Nov. 9, 2017 Weekly Graphs
This is the hundredth graph of the week! The first graph, published in November 2014, looked at the power distribution by socioeconomic position in Ghana, Nigeria and Guinea Bissau. Back then, we only had V-Dem data up until 2012. Let’s look at the development of this indicator in these countries with the data we have today.
The indicator on power distribution by socioeconomic position measures to what extent wealth and income translates into political power. While a low value on the scale is an indicator for a society with a high degree of economic inequality, wealthy people enjoy virtual monopoly on political power, a higher value indicates a society in which the differences in political power between rich and poor are not so great.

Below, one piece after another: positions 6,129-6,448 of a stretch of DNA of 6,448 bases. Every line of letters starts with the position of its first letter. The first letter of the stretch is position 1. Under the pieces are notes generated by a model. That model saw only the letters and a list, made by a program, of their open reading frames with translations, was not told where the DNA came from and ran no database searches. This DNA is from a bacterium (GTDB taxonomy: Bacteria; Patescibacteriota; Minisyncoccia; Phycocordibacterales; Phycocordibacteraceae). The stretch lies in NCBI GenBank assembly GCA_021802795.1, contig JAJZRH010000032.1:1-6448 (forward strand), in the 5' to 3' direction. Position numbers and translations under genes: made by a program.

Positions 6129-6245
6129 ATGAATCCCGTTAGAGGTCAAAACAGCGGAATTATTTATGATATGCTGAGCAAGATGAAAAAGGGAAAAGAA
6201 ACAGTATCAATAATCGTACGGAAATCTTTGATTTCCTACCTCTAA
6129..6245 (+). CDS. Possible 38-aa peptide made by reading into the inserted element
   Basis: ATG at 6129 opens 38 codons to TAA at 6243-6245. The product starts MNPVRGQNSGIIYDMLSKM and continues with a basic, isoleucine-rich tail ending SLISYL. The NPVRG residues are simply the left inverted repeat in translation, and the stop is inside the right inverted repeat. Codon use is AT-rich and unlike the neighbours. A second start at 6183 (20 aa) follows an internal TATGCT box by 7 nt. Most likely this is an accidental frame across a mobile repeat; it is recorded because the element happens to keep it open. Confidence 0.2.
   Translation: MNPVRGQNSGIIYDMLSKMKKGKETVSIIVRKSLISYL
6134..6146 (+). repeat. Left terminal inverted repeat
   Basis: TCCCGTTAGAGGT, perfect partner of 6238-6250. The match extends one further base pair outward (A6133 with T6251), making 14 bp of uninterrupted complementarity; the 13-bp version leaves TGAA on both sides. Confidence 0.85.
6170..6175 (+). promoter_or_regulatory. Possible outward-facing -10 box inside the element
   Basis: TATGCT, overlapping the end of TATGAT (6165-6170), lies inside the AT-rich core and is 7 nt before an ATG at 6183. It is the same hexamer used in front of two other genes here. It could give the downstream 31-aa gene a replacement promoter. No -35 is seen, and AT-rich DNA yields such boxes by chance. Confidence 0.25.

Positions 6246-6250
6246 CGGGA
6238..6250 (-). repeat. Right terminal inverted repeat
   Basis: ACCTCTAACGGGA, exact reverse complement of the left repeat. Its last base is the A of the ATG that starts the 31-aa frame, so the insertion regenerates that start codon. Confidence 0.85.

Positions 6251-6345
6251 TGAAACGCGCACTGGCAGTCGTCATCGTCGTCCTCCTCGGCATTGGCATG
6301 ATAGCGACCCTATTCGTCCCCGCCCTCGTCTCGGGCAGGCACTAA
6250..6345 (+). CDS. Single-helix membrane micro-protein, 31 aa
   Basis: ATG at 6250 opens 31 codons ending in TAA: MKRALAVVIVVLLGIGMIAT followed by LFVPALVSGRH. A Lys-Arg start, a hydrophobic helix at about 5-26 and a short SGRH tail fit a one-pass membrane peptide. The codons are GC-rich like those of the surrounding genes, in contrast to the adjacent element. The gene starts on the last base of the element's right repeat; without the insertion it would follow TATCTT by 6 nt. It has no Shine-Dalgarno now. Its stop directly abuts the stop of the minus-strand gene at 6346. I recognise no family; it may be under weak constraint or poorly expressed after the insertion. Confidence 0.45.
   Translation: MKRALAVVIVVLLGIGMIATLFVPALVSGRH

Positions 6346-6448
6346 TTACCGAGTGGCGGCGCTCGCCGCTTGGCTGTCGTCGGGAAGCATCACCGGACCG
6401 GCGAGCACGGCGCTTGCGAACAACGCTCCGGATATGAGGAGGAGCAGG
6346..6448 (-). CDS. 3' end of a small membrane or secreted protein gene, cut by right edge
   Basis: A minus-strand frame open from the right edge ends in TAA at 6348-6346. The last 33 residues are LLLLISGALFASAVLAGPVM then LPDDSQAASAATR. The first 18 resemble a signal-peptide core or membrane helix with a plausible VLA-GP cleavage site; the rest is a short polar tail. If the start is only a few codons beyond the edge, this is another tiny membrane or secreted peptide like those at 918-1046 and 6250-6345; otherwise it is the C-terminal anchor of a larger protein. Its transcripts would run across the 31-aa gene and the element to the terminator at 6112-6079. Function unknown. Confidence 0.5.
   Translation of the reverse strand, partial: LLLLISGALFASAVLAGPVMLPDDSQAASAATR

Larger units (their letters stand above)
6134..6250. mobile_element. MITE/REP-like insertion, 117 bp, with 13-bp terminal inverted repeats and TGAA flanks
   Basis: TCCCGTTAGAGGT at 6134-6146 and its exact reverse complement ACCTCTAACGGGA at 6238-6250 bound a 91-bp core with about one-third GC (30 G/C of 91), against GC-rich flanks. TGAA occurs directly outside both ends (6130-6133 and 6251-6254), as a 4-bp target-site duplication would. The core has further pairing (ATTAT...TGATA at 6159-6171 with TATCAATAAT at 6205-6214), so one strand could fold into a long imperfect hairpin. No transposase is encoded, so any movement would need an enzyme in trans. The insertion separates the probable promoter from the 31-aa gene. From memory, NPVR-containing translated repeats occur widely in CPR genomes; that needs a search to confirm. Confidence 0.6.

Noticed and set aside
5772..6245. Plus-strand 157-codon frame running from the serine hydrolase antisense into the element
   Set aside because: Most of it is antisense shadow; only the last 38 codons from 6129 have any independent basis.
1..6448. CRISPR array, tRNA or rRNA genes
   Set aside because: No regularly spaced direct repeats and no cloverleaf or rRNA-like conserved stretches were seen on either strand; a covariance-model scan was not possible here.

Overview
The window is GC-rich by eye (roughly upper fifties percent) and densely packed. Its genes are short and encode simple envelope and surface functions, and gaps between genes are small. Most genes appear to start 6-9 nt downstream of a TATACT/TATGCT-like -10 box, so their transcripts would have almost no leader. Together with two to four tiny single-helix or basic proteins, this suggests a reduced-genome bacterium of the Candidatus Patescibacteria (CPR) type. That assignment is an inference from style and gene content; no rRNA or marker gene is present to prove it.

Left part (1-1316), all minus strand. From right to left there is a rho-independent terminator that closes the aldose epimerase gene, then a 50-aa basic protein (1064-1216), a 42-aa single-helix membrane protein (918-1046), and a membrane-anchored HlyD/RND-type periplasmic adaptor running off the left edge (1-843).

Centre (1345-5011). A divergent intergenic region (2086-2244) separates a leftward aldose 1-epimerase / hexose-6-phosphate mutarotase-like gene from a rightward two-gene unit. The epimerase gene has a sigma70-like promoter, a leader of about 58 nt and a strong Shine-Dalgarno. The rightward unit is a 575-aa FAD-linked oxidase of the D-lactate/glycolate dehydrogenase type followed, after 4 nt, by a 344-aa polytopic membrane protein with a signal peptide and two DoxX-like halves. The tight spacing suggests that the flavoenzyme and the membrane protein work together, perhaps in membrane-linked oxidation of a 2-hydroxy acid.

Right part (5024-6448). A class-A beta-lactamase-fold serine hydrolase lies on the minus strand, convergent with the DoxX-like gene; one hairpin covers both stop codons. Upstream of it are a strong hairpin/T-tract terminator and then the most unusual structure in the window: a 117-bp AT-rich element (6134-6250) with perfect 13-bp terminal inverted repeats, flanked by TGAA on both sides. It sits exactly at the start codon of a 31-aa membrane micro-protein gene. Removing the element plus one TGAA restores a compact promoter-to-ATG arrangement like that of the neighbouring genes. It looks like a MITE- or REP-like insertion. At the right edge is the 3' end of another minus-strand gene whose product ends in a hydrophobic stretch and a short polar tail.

In the graph, we can see that all three countries had noticeable fluctuations in power distribution until more recent years when they approached the West African average. Although Ghana performed comparatively better on this indicator for the majority of the last century, it is interesting to note that its decreasing scores now approach the increasing scores of Nigeria and Guinea-Bissau. Hence, all countries are now around a level where wealthy people have a very strong hold on political power, while people of average and poorer income have substantially less influence.
To read our other hundred graphs, or discover the data yourself, visit our website at v-dem.net.